The proline fermentation solution can be obtained by culturing a microorganism which has an ability to produce L-proline in a medium so that L-proline is produced and accumulates in the medium. The above-mentioned microorganism is not particularly limited as long as it has the ability to produce proline, and examples thereof include bacteria belonging to the genus Escherichia, coryneform bacteria, and bacteria belonging to the genus Serratia. Specific examples thereof include the following strains, but the present invention is not limited to these strains.

Escherichia coli AJ11543 (FERM P-5483) (JP-A 56-144093)

Escherichia coli AJ11544 (FERM P-5484) (JP-A 56-144093)

Brevibacterium lactofermentum AJ11225 (FERM P-4370) (JP-A 60-87788)

Brevibacterium flavum AJ11512 (FERM P-5332) (JP-B 62-36679)

Brevibacterium flavum AJ11513 (FERM P-5333) (JP-B 62-36679)

Brevibacterium flavum AJ11514 (FERM P-5334) (JP-B 62-36679)

Corynebacterium glutamicum AJ11522 (FERM P-5342) (JP-B 36679)

Corynebacterium glutamicum AJ11523 (FERM P-5343) (JP-B 62-36679)

The microorganism which can be used in the proline fermentation may be a wild-type strain, or may be a mutant or a recombinant strain obtained by breeding a microorganism to improve the ability to produce proline.

The medium which can be used in the proline fermentation may be one which is conventially used in proline fermentation, and which contains a carbon source, a nitrogen source, inorganic ions, and as required, organic micronutrients such as amino acids and vitamins.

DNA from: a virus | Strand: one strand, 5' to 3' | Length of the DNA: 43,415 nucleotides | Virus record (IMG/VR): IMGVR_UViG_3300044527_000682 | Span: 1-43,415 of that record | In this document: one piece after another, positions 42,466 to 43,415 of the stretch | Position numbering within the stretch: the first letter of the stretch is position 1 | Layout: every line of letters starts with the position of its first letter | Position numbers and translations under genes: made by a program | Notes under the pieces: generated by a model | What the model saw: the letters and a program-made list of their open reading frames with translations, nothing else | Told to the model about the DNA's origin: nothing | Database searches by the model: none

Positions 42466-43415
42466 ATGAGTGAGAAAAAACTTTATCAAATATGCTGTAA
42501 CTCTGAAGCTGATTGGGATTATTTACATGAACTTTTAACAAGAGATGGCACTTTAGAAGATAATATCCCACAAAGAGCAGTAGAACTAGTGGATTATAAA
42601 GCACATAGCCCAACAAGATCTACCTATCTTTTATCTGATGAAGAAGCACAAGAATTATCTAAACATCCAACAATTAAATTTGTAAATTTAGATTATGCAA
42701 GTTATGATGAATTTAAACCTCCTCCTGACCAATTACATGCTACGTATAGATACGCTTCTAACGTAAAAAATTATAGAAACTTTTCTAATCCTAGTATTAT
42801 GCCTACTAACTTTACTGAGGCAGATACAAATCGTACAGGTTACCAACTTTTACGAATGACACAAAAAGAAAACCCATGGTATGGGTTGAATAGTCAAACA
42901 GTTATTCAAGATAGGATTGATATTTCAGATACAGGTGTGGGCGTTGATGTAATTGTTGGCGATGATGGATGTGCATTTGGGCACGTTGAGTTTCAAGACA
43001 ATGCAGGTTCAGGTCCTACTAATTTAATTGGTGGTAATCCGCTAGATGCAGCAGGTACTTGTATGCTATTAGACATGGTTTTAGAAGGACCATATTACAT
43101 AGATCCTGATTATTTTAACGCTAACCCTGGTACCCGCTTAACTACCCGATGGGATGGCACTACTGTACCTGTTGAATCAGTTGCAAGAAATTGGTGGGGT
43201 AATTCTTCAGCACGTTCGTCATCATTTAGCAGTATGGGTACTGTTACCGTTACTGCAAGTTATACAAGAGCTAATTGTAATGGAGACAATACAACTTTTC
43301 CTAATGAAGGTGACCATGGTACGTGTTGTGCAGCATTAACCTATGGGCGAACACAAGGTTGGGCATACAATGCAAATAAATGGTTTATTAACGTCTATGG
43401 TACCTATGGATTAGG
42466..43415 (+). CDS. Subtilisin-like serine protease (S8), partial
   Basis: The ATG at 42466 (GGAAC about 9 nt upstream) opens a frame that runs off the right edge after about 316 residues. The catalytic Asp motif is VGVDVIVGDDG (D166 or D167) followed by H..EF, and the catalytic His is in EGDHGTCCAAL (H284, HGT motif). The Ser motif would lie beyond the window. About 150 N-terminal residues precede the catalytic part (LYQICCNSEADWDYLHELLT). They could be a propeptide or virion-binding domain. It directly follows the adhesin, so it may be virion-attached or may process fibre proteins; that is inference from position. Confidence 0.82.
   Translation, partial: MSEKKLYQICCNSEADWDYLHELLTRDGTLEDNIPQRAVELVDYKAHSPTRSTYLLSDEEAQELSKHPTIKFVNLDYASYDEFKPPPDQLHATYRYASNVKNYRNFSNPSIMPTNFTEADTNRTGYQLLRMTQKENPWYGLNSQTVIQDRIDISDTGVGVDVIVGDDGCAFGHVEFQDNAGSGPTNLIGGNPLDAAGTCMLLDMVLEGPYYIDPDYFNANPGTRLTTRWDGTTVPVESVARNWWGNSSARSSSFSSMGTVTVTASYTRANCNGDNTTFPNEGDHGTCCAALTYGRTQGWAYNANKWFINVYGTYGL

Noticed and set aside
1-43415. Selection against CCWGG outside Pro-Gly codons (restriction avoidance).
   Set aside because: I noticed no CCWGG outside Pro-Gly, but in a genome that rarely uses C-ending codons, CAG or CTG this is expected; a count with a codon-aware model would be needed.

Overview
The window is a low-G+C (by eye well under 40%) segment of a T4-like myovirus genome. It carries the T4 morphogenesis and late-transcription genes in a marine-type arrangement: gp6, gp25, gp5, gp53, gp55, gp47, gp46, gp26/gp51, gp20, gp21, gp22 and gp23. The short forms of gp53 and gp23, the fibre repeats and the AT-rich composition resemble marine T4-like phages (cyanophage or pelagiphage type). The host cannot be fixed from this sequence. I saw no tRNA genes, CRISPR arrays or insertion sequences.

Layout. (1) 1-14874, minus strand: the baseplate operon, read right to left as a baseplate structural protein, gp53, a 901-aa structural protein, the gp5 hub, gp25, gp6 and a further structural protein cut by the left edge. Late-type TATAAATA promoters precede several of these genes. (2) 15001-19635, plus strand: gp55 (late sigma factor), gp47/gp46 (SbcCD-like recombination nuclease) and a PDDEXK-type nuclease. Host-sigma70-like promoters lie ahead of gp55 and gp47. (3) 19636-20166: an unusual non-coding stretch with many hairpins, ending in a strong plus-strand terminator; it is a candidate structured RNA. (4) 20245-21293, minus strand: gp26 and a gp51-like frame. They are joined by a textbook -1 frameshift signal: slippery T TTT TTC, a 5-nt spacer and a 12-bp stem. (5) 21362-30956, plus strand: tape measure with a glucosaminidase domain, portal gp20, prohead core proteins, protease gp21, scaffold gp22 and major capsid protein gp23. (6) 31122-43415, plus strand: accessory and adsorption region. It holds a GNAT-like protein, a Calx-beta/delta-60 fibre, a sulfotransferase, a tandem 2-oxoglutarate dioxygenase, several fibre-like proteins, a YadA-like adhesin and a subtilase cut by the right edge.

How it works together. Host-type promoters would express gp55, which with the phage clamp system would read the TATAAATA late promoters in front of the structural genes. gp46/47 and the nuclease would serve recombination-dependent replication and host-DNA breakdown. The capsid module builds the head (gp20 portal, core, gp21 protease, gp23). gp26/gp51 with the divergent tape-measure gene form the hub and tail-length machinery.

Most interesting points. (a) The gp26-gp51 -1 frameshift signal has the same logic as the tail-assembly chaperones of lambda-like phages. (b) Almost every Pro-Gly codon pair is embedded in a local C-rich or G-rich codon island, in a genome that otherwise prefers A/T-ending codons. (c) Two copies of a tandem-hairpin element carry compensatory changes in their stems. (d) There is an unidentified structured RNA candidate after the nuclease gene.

Examples of the carbon source include saccharides such as glucose, fructose, sucrose, and maltose; saccharified starch containing saccharides; sweet potato molasses, beet sugar molasses, high test molasses, organic acids such as acetic acid, and alcohols such as ethanol and glycerine.

Examples of the nitrogen source include nitrogen-containing raw materials such as ammonia gas, ammonia water, ammonium salts, urea, and nitric acid.

The culture conditions are not particularly different from the conventional method of culturing a proline-producing bacterium.

The proline solution of the present invention can be preserved and distributed without being contaminated by microorganisms, by adjusting the proline concentration within the above-mentioned range. Examples of the contaminating microorganism include microorganisms belonging to the genus Bacillus, Aspergillus, or Saccharomyces.

EXAMPLES

Hereinafter, the present invention will be described in more detail by referring to the following non-limiting examples.

Reference Example 1 Production of the Proline Fermentation Solution

(1) Proline Fermentation

A proline fermentation solution can be obtained by a method described in Example 2 in JP-A 05-284985. Specifically, it can be produced in a manner as described below.

A liquid medium having the composition shown in Table 1 was prepared and adjusted to a pH of 7.2. Then, 20 ml of the liquid medium was added to a 500-ml shaking flask and heat-sterilized. One platinum loop of cells of Corynebacterium glutamicum AJ11522 which had previously been grown on a natural medium plate was inoculated into the liquid medium, and was cultured with shaking at 30 C. for 72 hours. After completion of the culture, typically, 3.4 g/dl of L-proline is present in the culture solution.

The AJ11522 strain is L-isoleucine auxotrophic, and is an L-proline-producing bacterium which has a high citrate synthetase activity (JP-A 05-284985).

TABLE 1
Component Concentration
Glucose 10 g/dl
KH2PO4 0.1 g/dl
(NH4)2SO4 6.0 g/dl
MgSO4•7H2O 0.04 g/dl
FeSO4•7H2O 1 mg/dl
MnSO4•4H2O 1 mg/dl
Biotin 250 μg/l
Thiamine hydrochloride 500 μg/l
Hydrolysate of soybean 0.3 ml/dl
protein
Isoleucine 15 ml/dl
CaCO3(separately 5 g/dl